May 18, 2010 |
With his gaze fixed on a tiny screen, hearing plugged by earbuds and fingers flying, the average teenager may look like a disaster in the making: socially stunted, terminally distracted and looking for trouble. But look beyond the dizzying array of beeping, buzzing devices and the incessant multitasking, say psychologists, and today's digital kids may not be such a disaster after all. Far from hampering adolescents' social skills or putting them in harm's way, as many parents have feared, electronics appear to be the path by which children today develop emotional bonds, their own identities, and an ability to communicate and work with others.
October 30, 2013
Re "Social media's Roman roots," Opinion, Oct. 27 I recently finished reading James Boswell's "London Journey," a fascinating glimpse into 18th century upper-class life in London. I was impressed with the vast number of letters and notes written and received by Boswell. Evidently this was not a new phenomenon; every Scot (as Boswell was) and English child was expected to write to everyone they knew. This seems to be characteristic of every human society and not confined to the Internet age. The Internet just provides a faster way to communicate, create new ideas and meet one another than any other social media that has existed.
November 16, 2013
Re "Uh, your character is showing," Opinion, Nov. 12 Jonah Goldberg nails it: Teenagers must grapple with their digital identities when trying to stand out in college admissions. But we should consider these same issues regarding future employers and others. How you use social media can be a reflection of who you are. The old way of Googling someone to see what you can dig up ahead of an interview (or a date) has given way to cursory searches and reviews of social feeds. So, what do your last 20 tweets say about you?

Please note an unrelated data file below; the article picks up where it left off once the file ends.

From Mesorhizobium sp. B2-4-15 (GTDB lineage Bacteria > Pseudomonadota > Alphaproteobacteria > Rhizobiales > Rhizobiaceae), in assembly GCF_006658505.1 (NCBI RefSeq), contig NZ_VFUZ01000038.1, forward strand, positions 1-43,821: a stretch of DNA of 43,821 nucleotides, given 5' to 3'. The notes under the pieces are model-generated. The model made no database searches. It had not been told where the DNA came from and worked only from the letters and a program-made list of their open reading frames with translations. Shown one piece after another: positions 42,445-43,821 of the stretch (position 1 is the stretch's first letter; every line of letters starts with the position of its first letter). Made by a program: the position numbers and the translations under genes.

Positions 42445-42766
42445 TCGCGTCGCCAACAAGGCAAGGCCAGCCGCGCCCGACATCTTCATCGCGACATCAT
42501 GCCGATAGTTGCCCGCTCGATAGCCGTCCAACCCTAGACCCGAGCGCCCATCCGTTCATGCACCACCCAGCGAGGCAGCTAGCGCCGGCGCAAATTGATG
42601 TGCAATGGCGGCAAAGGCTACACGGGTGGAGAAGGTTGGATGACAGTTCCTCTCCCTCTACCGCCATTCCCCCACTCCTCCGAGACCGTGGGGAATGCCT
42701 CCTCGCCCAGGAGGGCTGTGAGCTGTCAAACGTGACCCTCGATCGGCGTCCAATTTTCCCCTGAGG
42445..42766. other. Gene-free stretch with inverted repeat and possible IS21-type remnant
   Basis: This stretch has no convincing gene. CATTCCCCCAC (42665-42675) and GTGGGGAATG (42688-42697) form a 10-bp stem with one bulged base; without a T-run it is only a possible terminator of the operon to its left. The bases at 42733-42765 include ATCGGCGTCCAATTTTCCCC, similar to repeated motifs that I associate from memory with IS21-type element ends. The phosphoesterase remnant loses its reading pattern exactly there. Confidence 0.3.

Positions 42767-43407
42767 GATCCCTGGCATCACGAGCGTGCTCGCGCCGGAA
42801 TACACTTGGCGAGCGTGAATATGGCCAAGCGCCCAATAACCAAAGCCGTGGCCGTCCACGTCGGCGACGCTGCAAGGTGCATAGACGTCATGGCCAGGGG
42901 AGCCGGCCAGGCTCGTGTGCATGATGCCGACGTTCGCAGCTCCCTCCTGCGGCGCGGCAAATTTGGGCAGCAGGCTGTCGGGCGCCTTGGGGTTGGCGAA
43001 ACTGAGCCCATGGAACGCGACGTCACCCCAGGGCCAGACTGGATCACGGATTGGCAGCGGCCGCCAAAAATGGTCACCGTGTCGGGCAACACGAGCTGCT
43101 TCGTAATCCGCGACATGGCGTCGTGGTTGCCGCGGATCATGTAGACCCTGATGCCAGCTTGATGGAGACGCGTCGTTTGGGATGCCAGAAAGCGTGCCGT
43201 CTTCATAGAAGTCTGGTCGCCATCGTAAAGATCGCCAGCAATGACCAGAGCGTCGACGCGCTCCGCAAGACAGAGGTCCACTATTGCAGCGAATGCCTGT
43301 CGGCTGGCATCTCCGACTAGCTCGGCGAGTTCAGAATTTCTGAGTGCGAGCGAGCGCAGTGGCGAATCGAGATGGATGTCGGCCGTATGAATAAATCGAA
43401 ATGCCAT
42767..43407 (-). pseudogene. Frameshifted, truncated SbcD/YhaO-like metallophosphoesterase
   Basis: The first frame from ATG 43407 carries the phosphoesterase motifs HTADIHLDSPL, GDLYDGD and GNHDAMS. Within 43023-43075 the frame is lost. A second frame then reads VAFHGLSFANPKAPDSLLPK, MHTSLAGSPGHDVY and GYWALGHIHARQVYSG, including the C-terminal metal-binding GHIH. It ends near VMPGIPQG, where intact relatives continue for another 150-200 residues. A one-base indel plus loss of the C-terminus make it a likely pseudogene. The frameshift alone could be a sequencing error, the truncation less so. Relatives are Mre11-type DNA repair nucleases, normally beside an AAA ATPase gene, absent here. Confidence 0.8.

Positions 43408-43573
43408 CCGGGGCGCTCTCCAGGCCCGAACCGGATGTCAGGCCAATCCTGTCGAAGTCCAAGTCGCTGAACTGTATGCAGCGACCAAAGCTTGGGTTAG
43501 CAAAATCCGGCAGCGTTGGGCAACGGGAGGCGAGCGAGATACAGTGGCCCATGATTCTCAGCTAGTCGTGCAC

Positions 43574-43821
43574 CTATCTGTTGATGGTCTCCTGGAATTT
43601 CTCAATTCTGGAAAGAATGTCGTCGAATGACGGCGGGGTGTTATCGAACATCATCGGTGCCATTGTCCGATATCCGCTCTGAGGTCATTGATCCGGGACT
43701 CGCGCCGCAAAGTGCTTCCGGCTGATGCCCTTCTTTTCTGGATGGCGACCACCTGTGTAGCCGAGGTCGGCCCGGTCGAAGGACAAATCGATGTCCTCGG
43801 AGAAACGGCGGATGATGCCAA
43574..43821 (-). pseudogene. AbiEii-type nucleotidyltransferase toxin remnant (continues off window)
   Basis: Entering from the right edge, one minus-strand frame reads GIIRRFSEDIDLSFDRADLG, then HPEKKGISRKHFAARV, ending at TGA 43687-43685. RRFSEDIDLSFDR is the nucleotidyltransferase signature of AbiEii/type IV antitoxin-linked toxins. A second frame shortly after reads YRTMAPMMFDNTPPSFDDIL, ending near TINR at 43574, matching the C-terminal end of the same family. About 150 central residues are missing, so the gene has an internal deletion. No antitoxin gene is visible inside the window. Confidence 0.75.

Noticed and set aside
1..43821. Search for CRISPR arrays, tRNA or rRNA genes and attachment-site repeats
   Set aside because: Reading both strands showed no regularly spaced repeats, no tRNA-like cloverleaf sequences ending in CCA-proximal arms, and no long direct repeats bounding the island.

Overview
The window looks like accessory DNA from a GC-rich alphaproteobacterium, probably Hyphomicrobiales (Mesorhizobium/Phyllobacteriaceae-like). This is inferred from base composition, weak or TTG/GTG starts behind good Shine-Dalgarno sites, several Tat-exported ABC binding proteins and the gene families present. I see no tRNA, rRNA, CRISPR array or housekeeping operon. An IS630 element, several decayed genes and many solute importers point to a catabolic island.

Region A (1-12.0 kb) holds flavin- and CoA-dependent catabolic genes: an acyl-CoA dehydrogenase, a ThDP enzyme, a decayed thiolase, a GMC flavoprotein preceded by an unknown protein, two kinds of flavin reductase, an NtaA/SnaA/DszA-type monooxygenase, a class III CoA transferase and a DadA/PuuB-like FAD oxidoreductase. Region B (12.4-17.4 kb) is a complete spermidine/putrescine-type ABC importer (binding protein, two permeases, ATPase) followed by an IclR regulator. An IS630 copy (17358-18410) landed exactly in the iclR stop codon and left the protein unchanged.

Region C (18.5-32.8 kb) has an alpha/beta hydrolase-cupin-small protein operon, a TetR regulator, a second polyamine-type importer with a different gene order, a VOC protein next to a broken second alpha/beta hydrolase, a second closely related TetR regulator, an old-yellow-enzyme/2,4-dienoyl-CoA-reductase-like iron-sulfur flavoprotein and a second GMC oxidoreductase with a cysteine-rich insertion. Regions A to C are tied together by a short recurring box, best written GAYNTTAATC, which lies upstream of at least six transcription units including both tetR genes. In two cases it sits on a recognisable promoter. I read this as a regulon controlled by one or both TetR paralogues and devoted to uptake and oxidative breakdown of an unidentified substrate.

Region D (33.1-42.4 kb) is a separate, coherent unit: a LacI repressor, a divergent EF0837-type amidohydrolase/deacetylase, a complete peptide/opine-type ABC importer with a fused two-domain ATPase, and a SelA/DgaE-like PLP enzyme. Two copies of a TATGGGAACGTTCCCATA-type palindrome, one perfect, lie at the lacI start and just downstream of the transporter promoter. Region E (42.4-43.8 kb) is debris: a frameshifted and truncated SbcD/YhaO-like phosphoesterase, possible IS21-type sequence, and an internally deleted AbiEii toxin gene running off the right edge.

July 12, 2013 |
“Sharknado,” Syfy's latest shlocky made-for-TV guilty pleasure, hit social media Thursday night like, well, a swirling cyclone of bloodthirsty fish. Yet another offering from the minds who brought us “Dinoshark,” “Sharktopus” and “Mega Shark Versus Crocosaurus,” “Sharknado” also benefited from the presence of at least two past-their-prime actors, starlet-turned-party-girl Tara Reid and “Beverly Hills 90210's” resident bro, Ian Zeiring. And, well, it's the summer and there isn't much else on. The combination of an absurd yet self-evident premise, a clumsy portmanteau title, visual effects that would leave Ed Wood embarrassed, and D-list stars proved to be the perfect storm for Twitter snarking, with seemingly everyone -- or at least seemingly everyone related somehow to the media industry -- weighing in on the campy spectacle.
April 20, 2013 |
Over the last few days, thousands of people have taken to the Internet to play Sherlock Holmes. Armed with little more than grainy surveillance camera videos, cellphone photos and live tweets from police scanners, they have flooded the Web with clues, tips and speculation about what happened in Boston and who might have been behind it. Monday's bombings, the first major terrorist attack on American soil in the age of smartphones, Twitter and...
May 8, 2012 |
Researchers at Harvard have gotten to the bottom of why so many of us are compelled to share our every thought, movement, like and want through mediums like Twitter, Facebook, Foursquare, Instagram and Pinterest. In a series of experiments, the researchers found that the act of disclosing information about oneself activates the same sensation of pleasure in the brain that we get from eating food, getting money or having sex. It's all a matter of degrees of course, (talking about yourself isn't quite as pleasurable as sex for most of us)